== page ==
The intake takes about 1.5 to 2 hours, and includes an extensive interview, not only of the main medical complaints but also of other physiological functions throughout the entire system.
Then, a physical examination will be done using a number of diagnostic methods, including any of the following:
- Contemporary Chinese Pulse Diagnosis®, a system developed by the late Chinese master John H.F. Shen, a world-renowned diagnostician, and elaborated upon by his longtime apprentice, Leon Hammer, M.D. (Read this article in Ode Magazine for a patient’s view of pulse diagnosis.)
- Face diagnosis
- Traditional Chinese tongue diagnosis
- Abdominal diagnosis
- Palpation and observation
(For more on these methods, please refer to the article, Four Pillars of Diagnosis.)
A diagnosis often cannot be arrived at immediately, especially in complicated cases. After the information is gathered, it must be sifted through and considered thoroughly. I consider my role as similar to a detective putting the pieces of a case together. Subtle distinctions can be important.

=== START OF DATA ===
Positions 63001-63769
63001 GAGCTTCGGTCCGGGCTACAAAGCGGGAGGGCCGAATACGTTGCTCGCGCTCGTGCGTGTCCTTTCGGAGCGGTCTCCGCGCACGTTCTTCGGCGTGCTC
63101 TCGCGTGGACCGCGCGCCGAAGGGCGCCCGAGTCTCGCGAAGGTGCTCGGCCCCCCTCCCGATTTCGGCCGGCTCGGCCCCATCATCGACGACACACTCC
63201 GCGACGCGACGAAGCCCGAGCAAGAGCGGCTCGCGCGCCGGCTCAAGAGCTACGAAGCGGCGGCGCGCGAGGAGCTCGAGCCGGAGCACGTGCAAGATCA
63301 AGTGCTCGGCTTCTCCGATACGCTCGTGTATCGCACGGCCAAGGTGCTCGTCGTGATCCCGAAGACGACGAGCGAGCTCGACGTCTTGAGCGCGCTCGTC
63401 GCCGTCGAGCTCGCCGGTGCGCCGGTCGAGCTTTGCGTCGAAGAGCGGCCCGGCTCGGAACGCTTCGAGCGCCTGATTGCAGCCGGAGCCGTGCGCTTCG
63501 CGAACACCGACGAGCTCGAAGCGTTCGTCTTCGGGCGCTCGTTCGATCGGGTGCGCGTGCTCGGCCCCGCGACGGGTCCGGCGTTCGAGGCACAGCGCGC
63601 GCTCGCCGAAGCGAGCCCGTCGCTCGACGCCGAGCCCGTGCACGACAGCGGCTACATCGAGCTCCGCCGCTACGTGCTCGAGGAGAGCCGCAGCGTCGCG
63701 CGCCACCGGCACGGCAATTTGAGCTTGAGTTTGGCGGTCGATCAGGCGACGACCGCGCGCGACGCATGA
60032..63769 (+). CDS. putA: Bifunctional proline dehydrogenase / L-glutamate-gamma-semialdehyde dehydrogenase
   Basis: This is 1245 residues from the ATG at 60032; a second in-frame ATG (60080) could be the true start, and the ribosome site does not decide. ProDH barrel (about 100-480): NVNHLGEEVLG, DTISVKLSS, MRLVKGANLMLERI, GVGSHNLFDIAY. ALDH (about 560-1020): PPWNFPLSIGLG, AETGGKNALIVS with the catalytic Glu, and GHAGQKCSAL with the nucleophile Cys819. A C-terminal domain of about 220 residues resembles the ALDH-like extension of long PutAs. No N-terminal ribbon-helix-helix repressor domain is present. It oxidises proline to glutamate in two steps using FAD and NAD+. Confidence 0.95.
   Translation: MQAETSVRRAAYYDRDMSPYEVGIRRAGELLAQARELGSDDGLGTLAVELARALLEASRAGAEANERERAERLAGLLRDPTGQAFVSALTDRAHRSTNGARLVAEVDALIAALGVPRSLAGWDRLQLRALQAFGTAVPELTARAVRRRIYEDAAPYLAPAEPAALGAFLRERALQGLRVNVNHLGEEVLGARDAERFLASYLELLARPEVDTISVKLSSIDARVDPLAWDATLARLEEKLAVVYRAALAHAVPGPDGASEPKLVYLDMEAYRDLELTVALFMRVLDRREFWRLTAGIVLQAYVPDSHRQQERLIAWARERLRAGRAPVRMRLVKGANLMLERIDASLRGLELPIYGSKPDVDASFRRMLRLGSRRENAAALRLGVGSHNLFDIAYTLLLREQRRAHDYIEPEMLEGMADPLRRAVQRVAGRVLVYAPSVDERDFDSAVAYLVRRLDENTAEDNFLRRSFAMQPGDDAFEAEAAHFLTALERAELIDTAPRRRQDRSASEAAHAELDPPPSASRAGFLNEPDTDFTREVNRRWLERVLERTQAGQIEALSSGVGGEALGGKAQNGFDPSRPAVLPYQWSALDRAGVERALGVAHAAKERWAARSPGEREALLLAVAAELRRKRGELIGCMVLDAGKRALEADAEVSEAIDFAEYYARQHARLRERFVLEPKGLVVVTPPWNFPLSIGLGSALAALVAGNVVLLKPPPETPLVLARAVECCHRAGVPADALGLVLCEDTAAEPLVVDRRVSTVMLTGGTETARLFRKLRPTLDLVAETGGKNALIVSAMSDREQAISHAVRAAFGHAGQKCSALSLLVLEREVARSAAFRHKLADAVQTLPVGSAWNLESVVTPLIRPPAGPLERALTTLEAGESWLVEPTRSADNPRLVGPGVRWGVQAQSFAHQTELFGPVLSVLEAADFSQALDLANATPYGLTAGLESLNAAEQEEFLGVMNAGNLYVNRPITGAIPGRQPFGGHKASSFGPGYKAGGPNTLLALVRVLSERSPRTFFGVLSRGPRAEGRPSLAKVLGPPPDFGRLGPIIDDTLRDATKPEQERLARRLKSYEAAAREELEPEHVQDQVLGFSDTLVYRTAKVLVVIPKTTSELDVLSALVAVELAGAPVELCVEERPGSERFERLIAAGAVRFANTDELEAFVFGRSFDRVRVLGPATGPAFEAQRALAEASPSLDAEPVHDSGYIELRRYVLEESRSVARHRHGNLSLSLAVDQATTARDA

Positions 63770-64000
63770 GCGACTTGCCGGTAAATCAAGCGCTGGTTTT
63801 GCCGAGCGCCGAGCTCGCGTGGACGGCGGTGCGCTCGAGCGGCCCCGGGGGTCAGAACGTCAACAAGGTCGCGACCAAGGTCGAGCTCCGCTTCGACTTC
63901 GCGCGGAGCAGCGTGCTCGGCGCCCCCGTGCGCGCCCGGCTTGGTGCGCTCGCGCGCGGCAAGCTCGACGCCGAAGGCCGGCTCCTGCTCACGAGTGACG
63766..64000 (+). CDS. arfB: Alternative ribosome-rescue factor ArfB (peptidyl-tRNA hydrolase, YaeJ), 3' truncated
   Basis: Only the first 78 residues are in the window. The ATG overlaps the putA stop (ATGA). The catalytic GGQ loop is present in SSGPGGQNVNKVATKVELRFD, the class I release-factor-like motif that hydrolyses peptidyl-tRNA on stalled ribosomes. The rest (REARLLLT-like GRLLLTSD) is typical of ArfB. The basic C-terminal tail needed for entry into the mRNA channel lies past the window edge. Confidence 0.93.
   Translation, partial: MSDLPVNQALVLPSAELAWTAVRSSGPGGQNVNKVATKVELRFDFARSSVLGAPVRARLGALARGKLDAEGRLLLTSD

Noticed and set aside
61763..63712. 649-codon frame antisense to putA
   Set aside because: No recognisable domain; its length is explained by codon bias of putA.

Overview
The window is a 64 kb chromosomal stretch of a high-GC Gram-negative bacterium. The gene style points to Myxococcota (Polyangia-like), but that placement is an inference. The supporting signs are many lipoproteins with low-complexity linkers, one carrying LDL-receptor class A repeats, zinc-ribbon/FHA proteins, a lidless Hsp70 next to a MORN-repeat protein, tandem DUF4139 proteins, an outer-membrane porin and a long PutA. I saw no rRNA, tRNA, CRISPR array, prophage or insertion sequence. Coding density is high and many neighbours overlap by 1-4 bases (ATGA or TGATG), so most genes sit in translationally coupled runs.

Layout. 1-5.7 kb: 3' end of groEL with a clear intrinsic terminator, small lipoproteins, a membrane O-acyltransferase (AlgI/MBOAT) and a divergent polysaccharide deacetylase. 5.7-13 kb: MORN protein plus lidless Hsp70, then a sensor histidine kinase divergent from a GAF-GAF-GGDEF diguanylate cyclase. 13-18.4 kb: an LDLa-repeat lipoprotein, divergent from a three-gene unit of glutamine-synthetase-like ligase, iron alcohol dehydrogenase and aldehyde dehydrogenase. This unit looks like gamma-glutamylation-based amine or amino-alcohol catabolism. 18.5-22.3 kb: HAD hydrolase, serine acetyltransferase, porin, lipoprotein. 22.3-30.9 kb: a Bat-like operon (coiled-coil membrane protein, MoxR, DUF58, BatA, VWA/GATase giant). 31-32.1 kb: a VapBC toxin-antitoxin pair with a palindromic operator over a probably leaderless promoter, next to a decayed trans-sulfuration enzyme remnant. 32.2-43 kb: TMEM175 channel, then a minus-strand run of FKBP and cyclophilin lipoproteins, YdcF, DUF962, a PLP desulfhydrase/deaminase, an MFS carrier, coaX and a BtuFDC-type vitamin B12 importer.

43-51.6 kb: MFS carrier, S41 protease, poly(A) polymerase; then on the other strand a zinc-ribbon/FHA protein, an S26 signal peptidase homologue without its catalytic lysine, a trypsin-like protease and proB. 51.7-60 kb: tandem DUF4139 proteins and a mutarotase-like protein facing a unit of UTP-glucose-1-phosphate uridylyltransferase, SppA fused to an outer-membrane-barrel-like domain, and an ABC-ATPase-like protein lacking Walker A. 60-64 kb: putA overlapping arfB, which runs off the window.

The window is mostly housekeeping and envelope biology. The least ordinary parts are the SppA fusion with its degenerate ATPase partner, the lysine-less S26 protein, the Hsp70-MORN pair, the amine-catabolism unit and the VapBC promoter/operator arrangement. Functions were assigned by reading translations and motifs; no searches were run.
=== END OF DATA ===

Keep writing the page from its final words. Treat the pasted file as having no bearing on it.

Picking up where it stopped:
After this intake, a follow-up visit will be scheduled to present a report of findings. This follow-up takes up to half an hour and is usually incorporated into the next treatment session. The aim of the report of findings is not only to discuss the progression of treatment, but to give you a solid understanding of your own condition, so that you have a clear sense of how you got to where you are, and how to get where you want to go—healthy and thriving.
As a general rule, I do this type of diagnosis on all patients, except those with very acute or localized problems, or if time is short for some reason. It is both more thorough and more time-consuming. I do tend to work a bit more slowly than others, but I believe that what I sacrifice in speed, I regain in accuracy and effectiveness.